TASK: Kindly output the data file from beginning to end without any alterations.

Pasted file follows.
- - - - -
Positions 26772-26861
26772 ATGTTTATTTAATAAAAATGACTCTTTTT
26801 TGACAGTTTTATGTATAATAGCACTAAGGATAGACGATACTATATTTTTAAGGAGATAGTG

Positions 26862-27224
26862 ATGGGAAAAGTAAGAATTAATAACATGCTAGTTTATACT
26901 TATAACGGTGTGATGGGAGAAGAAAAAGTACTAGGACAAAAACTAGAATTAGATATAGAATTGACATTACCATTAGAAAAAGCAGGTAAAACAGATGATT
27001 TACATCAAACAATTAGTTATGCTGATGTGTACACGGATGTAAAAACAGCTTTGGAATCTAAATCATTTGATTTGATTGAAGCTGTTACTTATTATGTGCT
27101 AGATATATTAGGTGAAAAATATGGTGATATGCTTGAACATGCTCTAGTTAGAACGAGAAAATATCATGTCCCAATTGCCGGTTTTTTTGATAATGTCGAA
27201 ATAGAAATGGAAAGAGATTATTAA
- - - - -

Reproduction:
Positions 26772-26861
26772 ATGTTTATTTAATAAAAATGACTCTTTTT
26801 TGACAGTTTTATGTATAATAGCACTAAGGATAGACGATACTATATTTTTAAGGAGATAGTG

Positions 26862-27224
26862 ATGGGAAAAGTAAGAATTAATAACATGCTAGTTTATACT
26901 TATAACGGTGTGATGGGAGAAGAAAAAGTACTAGGACAAAAACTAGAATTAGATATAGAATTGACATTACCATTAGAAAAAGCAGGTAAAACAGATGATT
27001 TACATCAAACAATTAGTTATGCTGATGTGTACACGGATGTAAAAACAGCTTTGGAATCTAAATCATTTGATTTGATTGAAGCTGTTACTTATTATGTGCT
27101 AGATATATTAGGTGAAAAATATGGTGATATGCTTGAACATGCTCTAGTTAGAACGAGAAAATATCATGTCCCAATTGCCGGTTTTTTTGATAATGTCGAA
27201 ATAGAAATGGAAAGAGATTATTAA